Sunday: OF Casper Wells (30), RHP Adam Eaton (37), LHP Eddie Oropesa (43), INF Dale Sveum (51).
Deepest condolences to the family of Alvin Dark who died November 13 in Easley, SC. He was 92, leaving seven Phillies Alumni in their Nonagenarian Club.
Mr. Dark played 14 years in the majors and then managed 13 seasons. He played 55 games with the Phillies in 1960, his final season as a player. An outstanding football player at LSU, Mr. Dark was drafted by the Eagles in 1945 but chose baseball.
Jim Callis, MLB.com reporter, filed a summary of the best prospect for each of the 30 big league clubs following the conclusion of the Arizona Fall League. Here’s his report o the Phillies.
Best Performance: Center fielder Roman Quinn was the league’s fastest player and used his speed to finish first in steals (14 in 16 tries) and second in runs (19). He batted .250/.361/.359 and displayed newfound plate discipline with 16 walks, which ranked fourth.
Best Prospect: Quinn, who has also used his quickness to make a nice transition from shortstop. He covers the gaps well and has a stronger arm than most center fielders.
Will be signing my book (These Walls Could Talk) during the Phillies Holiday Sale at the Majestic Clubhouse Store at Citizens Bank Park on Saturday, December 6. I’ll be there between 2 and 3 p.m. A perfect holiday gift for someone you like or don’t like.
Harry Kalas broadcast the first game in the Astrodome in 1965 while with Houston, a game against the Phillies. With the Phillies he broadcast the first and last game at Veterans Stadium and the first game at Citizens Bank Park.
(Here’s another segment that didn’t make my book, If These Walls Could Talk. With an MLB All-Star team touring in Japan, timing was right to post my experiences in Japan in 1990).
When Bill White played for us, we became friends. He stayed in Philadelphia one offseason and made appearances for $200.00. He asked me to be his booking agent, for which I received 10%. Neither of us became millionaires.
His post-playing career took him to the broadcast booth and eventually president of the National League. Following the 1990 season, he chose me to be the PR person for the MLB All-Star Tour of Japan. For years, MLB would send a group of players to Japan to play a series of games against their stars.
Julie and I were honored and excited to be part of the 11-day tour. To me, it was considered a jewel event. While in Japan, she got to do some sightseeing with the wives while I spent time at ballparks.
Only American player I knew was Lenny Dykstra. But, new friendships developed, Don Zimmer (manager), Mike Scioscia (catcher) and Ken Griffey Sr. (coach). Barry Bonds was on the squad and we didn’t become friends. Far from it.
As it turns out, we were the first American team to lose the series, 4-3. Our third win came in the last game, a combined no-hitter by Chuck Finley and Randy Johnson. Games were played in five different ballparks. Like our leagues, one league (Pacific) used the designated hitter while the other (Central) didn’t.
I became the last American PR person to provide the stats for both teams. I never did understand why but for some reason I was expected to type not only our stats but the Japanese stats. Hey, I wasn’t going to complain.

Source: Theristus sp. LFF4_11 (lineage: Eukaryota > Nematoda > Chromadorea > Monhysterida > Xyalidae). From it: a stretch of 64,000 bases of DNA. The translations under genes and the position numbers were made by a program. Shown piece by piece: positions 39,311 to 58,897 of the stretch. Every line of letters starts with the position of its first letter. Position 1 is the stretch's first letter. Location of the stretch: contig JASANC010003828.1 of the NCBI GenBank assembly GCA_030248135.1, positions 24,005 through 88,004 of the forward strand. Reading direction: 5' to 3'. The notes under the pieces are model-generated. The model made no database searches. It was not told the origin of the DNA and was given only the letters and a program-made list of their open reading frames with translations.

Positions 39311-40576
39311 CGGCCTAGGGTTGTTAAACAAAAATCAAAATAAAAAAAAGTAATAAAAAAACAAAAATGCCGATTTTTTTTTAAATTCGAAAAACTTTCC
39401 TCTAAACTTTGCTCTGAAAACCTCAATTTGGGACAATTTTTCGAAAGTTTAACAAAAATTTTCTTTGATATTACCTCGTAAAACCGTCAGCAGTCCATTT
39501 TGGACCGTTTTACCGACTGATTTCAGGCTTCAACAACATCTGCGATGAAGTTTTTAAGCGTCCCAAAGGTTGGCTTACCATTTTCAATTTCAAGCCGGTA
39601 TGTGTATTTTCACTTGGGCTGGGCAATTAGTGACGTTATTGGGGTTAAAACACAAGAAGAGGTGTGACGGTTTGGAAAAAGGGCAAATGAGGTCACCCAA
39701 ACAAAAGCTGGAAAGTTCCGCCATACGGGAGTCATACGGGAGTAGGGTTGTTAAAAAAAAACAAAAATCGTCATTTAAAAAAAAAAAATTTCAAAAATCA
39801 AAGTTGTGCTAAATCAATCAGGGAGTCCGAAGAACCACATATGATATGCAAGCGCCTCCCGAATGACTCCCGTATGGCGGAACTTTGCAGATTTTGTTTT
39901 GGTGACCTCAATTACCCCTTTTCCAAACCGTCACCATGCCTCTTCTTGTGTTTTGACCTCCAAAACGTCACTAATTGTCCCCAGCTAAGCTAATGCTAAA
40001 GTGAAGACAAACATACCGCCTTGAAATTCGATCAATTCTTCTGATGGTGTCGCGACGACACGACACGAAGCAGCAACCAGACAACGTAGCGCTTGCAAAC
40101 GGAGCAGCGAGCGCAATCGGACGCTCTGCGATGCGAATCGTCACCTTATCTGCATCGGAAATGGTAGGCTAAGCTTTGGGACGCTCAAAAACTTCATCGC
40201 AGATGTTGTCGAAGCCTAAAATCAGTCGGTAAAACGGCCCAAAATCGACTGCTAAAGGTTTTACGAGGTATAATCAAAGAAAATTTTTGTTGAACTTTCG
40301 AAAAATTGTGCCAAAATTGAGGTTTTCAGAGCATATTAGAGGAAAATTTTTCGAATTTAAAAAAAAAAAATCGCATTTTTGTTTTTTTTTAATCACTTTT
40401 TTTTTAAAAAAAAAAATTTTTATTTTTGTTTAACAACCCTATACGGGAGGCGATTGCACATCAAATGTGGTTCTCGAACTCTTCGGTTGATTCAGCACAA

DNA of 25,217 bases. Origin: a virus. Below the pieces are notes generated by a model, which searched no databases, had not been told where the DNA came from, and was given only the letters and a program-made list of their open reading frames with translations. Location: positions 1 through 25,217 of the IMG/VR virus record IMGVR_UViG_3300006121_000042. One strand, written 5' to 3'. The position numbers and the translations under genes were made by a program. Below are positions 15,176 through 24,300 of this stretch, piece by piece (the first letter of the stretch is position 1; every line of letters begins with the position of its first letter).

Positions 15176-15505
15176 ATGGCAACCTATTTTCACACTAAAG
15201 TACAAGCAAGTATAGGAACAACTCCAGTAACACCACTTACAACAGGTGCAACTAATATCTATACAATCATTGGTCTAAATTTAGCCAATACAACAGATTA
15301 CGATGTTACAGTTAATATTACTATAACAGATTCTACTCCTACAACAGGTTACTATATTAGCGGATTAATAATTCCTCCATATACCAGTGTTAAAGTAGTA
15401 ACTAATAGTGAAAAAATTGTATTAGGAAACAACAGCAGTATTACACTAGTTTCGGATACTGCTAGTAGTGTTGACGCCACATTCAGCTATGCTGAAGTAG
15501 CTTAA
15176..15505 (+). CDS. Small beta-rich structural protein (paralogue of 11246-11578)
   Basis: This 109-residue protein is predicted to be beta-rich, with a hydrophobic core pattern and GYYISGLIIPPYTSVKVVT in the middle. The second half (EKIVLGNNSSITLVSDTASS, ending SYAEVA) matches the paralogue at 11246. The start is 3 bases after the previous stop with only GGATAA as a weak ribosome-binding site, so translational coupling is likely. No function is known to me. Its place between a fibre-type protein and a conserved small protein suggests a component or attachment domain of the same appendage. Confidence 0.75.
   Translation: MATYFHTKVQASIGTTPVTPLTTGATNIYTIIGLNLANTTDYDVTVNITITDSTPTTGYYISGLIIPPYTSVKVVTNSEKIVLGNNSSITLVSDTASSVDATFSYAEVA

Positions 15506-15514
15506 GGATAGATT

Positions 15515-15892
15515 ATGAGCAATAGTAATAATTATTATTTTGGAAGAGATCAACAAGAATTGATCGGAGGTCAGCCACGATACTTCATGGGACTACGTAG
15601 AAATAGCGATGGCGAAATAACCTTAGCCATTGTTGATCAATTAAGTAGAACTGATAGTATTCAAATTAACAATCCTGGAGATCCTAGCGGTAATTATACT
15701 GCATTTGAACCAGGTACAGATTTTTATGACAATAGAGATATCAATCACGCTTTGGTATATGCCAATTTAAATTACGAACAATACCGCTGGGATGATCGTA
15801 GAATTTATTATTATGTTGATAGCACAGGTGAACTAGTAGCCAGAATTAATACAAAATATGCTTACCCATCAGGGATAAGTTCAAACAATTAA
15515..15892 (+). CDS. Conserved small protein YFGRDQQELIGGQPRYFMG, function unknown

We had a squad of 26 players, Japan used 28 players and 39 pitchers. Japan had roster changes every game, a real challenge trying to keep up with all their players. Most likely, I missed one or two of their players. Just don’t tell anyone. One of their ace pitchers was 21-year-old Hideo Nomo, winner of the Sawamura Award, equivalent of our Cy Young Award.
An interpreter was assigned to me to help with the language barrier. Sadly, I don’t recall his name. He was with me every day and extremely helpful as I couldn’t speak their language.
There are some distinct differences from baseball in the USA. Here are a few:
**Fans returned all foul balls but they kept home run balls.
**”Music” in three stadiums was provided by trumpet players parked in the outfield bleachers. Sometimes, drummers accompanied the trumpets, creating an annoying noise that lasted the entire game. While the bleacher fans cheered, the rest sat in virtual silence. There was no booing.
**Dugouts were deeper than long. Field level locations for photographers were longer than the dugouts. We averaged over 125 photographers per game.
**Once his team made two outs, the Japanese pitcher began warming up in front of his dugout.
**Public Address announcers were females.
**There was no seventh-inning stretch.
**In each of the five ballparks in which we played, a 6’-9’ fence was positioned in front of the first row of seats completely surrounding the playing field. Thus, there were no problems with fans interfering with a ball in play or running on the field. Fans were also protected from wicked foul balls.
**Players received money for television interviews, which is a custom in Japan. For interviews at the ballpark, 20,000 yen ($140.00). Away from the park, 50,000 yen, including the print media.
**Players also received “lucky money” (20,000 yen) for hitting home runs. When I gave Bonds a lucky money coin after the game in which he homered, he threw the coin on the floor. It wound up in my pocket.
Personal highlight came when the interpreter said one of the Japanese newspapers wanted to interview me. Next day the interpreter showed me the paper but he was laughing. Right in the middle of the girlie ads, was my picture and a story which I couldn’t read.
It was an interesting experience to witness the Japanese culture. Everything was so clean and everybody was so friendly. The subways, trains and air planes were crowded, really crowded. Masses upon masses of people.